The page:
top of page

Reconciliation Can Start with a Gesture

What is the small gesture or action you could take?

Tom Faletti

February 24, 2024

It is sometimes hard to reconcile with someone who has hurt you, or whom you have hurt.

We may think the gulf lying between us is too great.

We know that the Bible tells us to forgive each other (Eph. 4:32; Matt. 5:23-24; Matt. 6:14-15; Col. 3:13).  In Philippians 4:2, Paul asks the believers in Philippi to help two women leaders in the local church to be reconciled to each other.

But how do we do it?  It can be hard to know how to even take the first step.

Sometimes, it all begins with a gesture of good will.

The Roman Catholic Church and the Anglican Church have been separated since the 16th century.

Many people of good will on both sides desired at least a thaw in relations, if not a formal reconciliation, but the rift seemed unbridgeable.

After the Roman Catholic Church’s Second Vatican Council in the 1960s, the Catholic Church embraced a new openness to dialogue.  On March 24, 1966, Pope Paul VI and the Anglican Archbishop of Canterbury, Michael Ramsey, met in Rome in the basilica of St. Paul Outside the Walls.  At that meeting, they signed a declaration in which they agreed to pursue a serious dialogue with each other.

Perhaps more significant than the declaration was a gesture that Pope Paul VI made during their meeting.

Here is how Gerald O’Connell of America magazine describes it:

Paul VI took the ring off his finger and placed it on Archbishop Ramsey’s finger. The archbishop burst into tears because he understood that the bishop of Rome was, in a symbolic rather than doctrinal way, recognizing his role as archbishop and inviting a deep relationship toward full visible unity. Ever since, the archbishops of Canterbury have worn that ring when they visit the pope. (A short history of Catholic-Anglican relations—and the last roadblocks to unity)

Pope Paul VI offered Archbishop Ramsey a ring.  And he made it personal by placing the ring on the Archbishop’s finger.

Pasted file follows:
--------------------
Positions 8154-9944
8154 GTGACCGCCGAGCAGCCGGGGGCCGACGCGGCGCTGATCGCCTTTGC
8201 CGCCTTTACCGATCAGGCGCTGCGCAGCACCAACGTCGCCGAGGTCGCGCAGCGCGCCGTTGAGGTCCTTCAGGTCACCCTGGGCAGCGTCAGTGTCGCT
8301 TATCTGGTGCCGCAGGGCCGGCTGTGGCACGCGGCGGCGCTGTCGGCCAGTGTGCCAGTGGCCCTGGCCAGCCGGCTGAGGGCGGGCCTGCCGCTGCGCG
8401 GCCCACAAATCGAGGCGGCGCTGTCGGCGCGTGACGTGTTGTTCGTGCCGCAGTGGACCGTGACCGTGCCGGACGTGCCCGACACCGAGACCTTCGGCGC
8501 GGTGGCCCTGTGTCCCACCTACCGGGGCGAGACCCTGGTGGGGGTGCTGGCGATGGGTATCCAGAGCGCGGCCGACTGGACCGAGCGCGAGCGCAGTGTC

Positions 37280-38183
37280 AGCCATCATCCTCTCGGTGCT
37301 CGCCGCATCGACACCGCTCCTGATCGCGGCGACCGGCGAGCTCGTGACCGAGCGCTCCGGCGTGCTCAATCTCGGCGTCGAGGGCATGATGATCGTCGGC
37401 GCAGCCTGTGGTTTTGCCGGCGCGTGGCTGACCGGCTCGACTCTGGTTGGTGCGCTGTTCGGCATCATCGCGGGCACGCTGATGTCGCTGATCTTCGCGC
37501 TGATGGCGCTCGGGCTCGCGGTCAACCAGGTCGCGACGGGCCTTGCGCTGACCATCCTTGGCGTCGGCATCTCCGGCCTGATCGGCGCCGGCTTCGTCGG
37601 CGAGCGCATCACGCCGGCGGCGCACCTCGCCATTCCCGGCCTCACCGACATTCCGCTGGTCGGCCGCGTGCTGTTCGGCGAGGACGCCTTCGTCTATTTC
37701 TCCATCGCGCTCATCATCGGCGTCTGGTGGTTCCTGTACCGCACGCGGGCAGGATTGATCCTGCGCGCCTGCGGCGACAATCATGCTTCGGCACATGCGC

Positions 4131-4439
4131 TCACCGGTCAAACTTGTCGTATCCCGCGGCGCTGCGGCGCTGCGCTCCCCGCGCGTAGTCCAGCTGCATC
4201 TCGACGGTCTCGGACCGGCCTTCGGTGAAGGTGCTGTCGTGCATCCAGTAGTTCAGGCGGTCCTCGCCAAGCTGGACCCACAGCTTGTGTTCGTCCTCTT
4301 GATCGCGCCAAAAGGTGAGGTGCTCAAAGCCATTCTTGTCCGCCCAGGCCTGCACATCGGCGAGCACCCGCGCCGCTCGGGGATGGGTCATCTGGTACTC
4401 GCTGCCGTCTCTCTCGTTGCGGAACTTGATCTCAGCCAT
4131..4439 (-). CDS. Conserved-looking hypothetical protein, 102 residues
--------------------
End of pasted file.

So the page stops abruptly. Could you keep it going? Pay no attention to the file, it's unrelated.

This simple gesture did nothing to break through the doctrinal disagreements between the churches.  But it did everything to start the dialogue.

The lesson is clear for us.  We don’t have to achieve a full reconciliation in one step.  The question is, can we take a first step?

In our normal lives, I can’t imagine a situation where offering a ring would be a helpful gesture.  But each ruptured relationship is unique.  For one, it might be a token or gesture, for another it might be a note or small act of kindness.  But our God is the God of reconciliation, so we can trust him that something can break through the cold silence and start the thawing process.

What is the small gesture or action you could take with someone you are estranged from, to start the process toward a possible reconciliation?

Copyright © 2024, Tom Faletti (Faith Explored, This material may be reproduced in whole or in part without alteration, for nonprofit use, provided such reproductions are not sold and include this copyright notice or a similar acknowledgement that includes a reference to Faith Explored and See for more materials like this.

Please Join the Conversation!

If you are a member and would like to react to or ask a question about any topic here, please post a question in the forum below. You are also encouraged to continue the conversation in any post by posting a response. Join the conversation here:

bottom of page